“The experiences I had this year alone will last me a lifetime. I got to compete at the highest level against some of the best players in the country,” Grinde explained. “That being said, I think kids at the [Division III] level tend to get burnt out from school. It’s hard to stick with something for so long, and four years of college can take its toll.”
Grinde’s point rings true—at Division III schools, most athletes do not plan to continue their collegiate athletic careers after graduation. However, in light of the NCAA’s decision, this may change.
Sophomore Zach Magee always wanted to play professional baseball, but he assumed his college career would start and end at Vassar. However, after this spring, his mindset has shifted. While Magee plans to complete his junior and senior seasons as a Brewer, his final year of eligibility presents an unexpected opportunity: “Now with the chance to play [another] year, I’ll hopefully continue to develop and get exposure.” This fifth year will hopefully help Magee “make the jump to play at the next level.”
While underclassmen like Magee may see this additional year of eligibility as time to prepare for their future athletic careers, many retiring seniors see it as a chance to stay on the field, court or track for just a little while longer.
This is the case for senior baseball captain Matt Martino, who, after also missing his sophomore season, now has two remaining years of athletic eligibility. With this in mind, he is seriously considering playing baseball in graduate school: “[Baseball] has been such a big part of my life up to this point…I’d like to play as long as I am healthy and have the opportunity to do so.”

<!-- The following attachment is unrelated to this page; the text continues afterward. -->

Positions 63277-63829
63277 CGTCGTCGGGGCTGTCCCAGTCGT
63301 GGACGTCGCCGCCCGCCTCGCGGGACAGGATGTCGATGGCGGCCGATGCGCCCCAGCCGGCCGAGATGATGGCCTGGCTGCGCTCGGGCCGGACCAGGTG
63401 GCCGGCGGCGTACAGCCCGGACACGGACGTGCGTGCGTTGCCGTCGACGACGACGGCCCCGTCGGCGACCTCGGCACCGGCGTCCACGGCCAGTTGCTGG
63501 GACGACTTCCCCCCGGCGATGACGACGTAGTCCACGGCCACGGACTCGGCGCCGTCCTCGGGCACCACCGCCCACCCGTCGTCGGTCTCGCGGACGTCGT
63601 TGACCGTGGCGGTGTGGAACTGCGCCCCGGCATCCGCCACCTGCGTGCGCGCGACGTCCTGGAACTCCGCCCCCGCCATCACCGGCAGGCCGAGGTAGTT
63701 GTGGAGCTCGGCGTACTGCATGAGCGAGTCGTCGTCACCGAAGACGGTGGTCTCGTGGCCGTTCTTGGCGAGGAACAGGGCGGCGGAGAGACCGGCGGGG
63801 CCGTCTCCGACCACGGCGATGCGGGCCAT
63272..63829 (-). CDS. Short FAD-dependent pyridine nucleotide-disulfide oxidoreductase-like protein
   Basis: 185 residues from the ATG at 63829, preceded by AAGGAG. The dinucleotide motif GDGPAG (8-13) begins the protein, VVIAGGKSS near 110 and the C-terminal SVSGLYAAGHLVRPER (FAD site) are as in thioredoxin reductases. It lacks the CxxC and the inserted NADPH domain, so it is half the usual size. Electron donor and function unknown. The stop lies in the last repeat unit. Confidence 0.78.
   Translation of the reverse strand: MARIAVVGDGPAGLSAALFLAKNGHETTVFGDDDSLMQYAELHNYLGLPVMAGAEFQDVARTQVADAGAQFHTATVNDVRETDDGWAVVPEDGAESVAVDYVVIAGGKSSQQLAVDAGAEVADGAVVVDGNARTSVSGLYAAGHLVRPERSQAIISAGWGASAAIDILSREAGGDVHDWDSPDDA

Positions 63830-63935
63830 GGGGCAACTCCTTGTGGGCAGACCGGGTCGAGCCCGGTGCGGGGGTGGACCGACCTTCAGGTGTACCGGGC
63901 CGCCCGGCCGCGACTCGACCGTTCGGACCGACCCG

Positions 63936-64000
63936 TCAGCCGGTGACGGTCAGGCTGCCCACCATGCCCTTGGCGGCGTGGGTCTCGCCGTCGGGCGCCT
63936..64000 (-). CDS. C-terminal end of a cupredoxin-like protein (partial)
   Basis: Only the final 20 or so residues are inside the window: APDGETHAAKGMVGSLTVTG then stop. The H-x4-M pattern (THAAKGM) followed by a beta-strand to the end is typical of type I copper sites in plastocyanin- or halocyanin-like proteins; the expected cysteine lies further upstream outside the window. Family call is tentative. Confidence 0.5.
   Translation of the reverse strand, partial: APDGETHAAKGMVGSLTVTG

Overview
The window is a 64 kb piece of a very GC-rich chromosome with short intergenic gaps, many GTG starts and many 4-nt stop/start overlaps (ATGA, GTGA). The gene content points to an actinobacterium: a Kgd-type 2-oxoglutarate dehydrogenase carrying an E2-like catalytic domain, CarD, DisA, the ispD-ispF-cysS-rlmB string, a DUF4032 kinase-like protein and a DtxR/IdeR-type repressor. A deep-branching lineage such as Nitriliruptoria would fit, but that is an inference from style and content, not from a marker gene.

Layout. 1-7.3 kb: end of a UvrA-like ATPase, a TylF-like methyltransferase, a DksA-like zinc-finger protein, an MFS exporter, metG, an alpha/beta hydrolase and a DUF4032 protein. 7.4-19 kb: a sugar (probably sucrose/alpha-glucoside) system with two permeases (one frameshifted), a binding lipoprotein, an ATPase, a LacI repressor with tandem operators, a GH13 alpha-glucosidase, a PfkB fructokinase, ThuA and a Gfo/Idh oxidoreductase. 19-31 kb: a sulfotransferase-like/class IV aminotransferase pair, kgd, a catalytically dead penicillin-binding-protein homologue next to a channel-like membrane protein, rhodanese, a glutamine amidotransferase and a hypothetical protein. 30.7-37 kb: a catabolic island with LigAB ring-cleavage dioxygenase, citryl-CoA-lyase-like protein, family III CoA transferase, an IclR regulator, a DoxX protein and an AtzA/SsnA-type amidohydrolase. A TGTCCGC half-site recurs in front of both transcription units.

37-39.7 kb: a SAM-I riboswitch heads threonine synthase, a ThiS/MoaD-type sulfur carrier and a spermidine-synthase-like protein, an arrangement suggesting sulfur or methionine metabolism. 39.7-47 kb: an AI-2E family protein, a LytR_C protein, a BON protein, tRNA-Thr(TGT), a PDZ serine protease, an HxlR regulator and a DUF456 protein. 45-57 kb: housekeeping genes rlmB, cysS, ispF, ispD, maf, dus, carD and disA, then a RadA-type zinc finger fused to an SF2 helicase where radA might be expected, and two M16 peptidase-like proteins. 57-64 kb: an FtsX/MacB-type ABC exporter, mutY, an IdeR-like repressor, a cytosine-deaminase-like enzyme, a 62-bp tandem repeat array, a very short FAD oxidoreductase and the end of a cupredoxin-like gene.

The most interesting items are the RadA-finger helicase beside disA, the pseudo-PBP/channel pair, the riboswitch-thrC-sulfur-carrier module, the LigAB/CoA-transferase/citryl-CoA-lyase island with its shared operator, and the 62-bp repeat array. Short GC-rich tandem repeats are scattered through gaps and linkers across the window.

Though Martino would ideally continue his career beyond Vassar, he says that finding an academically suitable and affordable graduate school with a strong baseball program is easier said than done: “I’m not sure what the future holds, but whatever decision I come to, I know it will be what’s best for me and my family.”
While some seniors like Martino are excited by the prospect of continuing their careers, others understand that this is not a possibility for them. Khalil, who plans to attend medical school in the fall, has accepted this unfortunate reality. “As much as I love volleyball, it’s almost impossible to play during medical school,” he said. “That means my extra year of eligibility has gone to waste.”
Senior Jake Silver, similarly, will not be able to capitalize on his bonus year. Starting this summer, he will work for Cohen & Steers, a New York City asset management firm. Though his baseball career is ending, Silver hopes that others will come away from this situation with a greater appreciation of the game: “I’d like to urge every student-athlete to enjoy every moment they have playing the sport they love…it’s important to play every game like it’s your last.”
Silver’s message weighs heavy on the hearts of many underclassmen, including men’s volleyball first-year Andrew Kim who, like many others, has been forced to recognize the finite nature of his athletic career. Despite the premature end to his freshman season, Kim remains grateful for his experiences: “Vassar Athletics is incredibly special because it is a tight-knit community with the greatest people you could ever befriend. Beyond the athletics, you get to appreciate not only your teammates, but the other amazing athletes on campus.”
Many, like Kim, recognize the uniqueness of Vassar Athletics. “Playing anywhere else just wouldn’t be the same,” said sophomore women’s lacrosse player Maya Barrett-Tzannes, who will voluntarily forego her additional year of eligibility. “Nothing compares to the experience of being a Brewer.”